The announcement requested proposals from interested firms and provided instructions for the preparation of proposals. Proposals were to describe the firms' business plans and technical approaches, and to provide the firms' anticipated costs, estimated operational prices, and business financial information. See id. at 16-22, app. C. The announcement also stated that selection of proposals for issuance of Funded Space Act agreements would not be governed by the Federal Acquisition Regulation (FAR) or the agency's FAR supplement because the announcement did not provide for the award –of a contract, grant, or cooperative agreement.— Id. at 23.

NASA received proposals from a number of firms, including Exploration Partners, SpaceX, and Rocketplane. Six firms, including SpaceX and Rocketplane, were invited to proceed to –negotiations—; the protester was not. Subsequently, NASA issued Space Act agreements to SpaceX and Rocketplane.

Exploration Partners protests that, as –the only company that offered a fully funded end-to-end transportation system,— it should have received a Space Act agreement. In the alternative, the protester requested that the –COTS program . . . be re-bid under the original terms and conditions without interference in obtaining Shuttle hardware, cost data or interference in commercial business relationships.— Protest at 7.

NASA and the intervenor argue that the Space Act agreements protested here are not procurement contracts subject to our bid protest review under the Competition in Contracting Act of 1984 (CICA). Instead, they assert that these agreements were issued pursuant to the agency's –other transactions— authority under the Space Act. Accordingly, the agency and intervenor request that we dismiss this protest.

Under CICA and our Bid Protest Regulations, we review protests concerning alleged violations of procurement statutes or regulations by federal agencies in the award or proposed award of contracts for procurement of goods and services, and solicitations leading to such awards. See 31 U.S.C. sections 3551(1), 3552 (2000); 4 C.F.R. sect. 21.1(a) (2006). We generally do not review, however, protests of the award or solicitations for the award of cooperative agreements or other non-procurement instruments because they do not involve the award of a procurement contract. See, e.g., Sprint Communications, L.P., B'256586, B-256586.2, May 9, 1994, 94-1 CPD para. 300 at 3 (GAO does not have jurisdiction to consider the award of a cooperative agreement).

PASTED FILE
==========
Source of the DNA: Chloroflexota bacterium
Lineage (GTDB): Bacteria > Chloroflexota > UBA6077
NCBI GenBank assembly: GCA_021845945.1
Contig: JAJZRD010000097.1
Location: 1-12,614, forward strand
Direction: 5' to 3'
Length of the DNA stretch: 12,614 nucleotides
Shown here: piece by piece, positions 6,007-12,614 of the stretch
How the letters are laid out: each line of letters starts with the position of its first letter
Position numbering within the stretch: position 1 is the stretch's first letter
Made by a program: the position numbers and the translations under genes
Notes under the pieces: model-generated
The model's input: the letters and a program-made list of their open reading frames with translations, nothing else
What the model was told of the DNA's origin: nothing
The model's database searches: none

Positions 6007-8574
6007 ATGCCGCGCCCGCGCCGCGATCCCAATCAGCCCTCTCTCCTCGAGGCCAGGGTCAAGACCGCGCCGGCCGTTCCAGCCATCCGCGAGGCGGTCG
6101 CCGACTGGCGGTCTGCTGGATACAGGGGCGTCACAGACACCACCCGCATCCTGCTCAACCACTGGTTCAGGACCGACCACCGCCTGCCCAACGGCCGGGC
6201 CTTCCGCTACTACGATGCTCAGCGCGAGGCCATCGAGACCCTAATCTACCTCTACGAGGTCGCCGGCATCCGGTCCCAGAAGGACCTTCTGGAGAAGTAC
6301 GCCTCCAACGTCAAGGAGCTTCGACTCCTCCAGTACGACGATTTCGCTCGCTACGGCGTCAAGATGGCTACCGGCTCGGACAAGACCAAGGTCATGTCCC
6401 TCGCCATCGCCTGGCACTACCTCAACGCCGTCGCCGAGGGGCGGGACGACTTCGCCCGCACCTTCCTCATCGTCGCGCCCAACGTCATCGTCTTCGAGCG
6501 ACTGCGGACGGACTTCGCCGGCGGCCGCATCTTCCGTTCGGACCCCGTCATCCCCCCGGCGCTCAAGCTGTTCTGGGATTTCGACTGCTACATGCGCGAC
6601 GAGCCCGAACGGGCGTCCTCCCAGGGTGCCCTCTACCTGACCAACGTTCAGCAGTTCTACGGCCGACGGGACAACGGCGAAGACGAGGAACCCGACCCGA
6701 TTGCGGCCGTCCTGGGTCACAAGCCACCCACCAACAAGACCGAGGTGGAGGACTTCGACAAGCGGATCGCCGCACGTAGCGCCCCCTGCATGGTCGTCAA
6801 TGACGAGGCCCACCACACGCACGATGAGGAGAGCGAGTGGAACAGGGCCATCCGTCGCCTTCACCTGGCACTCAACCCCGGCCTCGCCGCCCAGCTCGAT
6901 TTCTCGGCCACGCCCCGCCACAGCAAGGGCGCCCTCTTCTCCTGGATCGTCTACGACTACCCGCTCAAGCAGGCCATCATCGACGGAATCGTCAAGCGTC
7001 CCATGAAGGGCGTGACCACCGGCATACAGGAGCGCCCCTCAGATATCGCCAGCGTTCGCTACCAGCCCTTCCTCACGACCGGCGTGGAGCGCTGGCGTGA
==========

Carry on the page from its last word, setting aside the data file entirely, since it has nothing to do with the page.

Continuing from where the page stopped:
The jurisdiction of our Office to review the issuance of these Space Act agreements turns upon whether NASA's exercise of its –other transactions— authority is actually the award of contracts for the procurement of goods and services. NASA's authority to enter into –other transactions— was provided by the Space Act, which provides, in pertinent part, that the agency may

enter into and perform such contracts, leases, cooperative agreements, or other transactions as may be necessary in the conduct of its work and on such terms as it may deem appropriate, with any agency or instrumentality of the United States, or with any State, Territory, or possession, or with any political subdivision thereof, or with any person, firm, association, corporation, or educational institution.

42 U.S.C. sect. 2473(c)(5). The Space Act does not define –other transactions,— but Congress recognized at the time of its promulgation that this was a grant of –broad authority.— [1] See H.R. No. 1770, at 19 (1958), reprinted in 1958 USCCAN 3160, 3178; see also H.R. No. 1758, at 50 (1958).

The starting point for our analysis is the statutory language used by Congress. See Consumer Prod. Safety Comm'n v. GTE Sylvania, Inc., 447 U.S. 102, 108 (1980) (–We begin with the familiar canon of statutory construction that the starting point for interpreting a statute is the language of the statute itself.—). Here, the Space Act in its grant of authority to NASA plainly distinguished between contracts and –other transactions.—[2] It is a cardinal principle of statutory construction that a statute ought to be so construed that, if it can be prevented, no clause, sentence, or word shall be superfluous, void, or insignificant. TRW Inc. v. Andrews, 534 U.S. 19, 31 (2001), citing United States v. Menasche, 348 U.S. 528, 538'39 (1955). Applying this principle to the language of the Space Act, we find that entering and performing –other transactions— cannot be the same as entering and performing procurement contracts. Therefore, we conclude that NASA's issuance of these Space Act agreements pursuant to its –other transactions authority— is not tantamount to the award of contracts for the procurement of goods and services, which would be subject to our bid protest jurisdiction.[3] This conclusion is consistent with our earlier decisions, cited above, in which we concluded that our Office's bid protest review authority did not generally extend to cooperative agreements and other non-procurement instruments.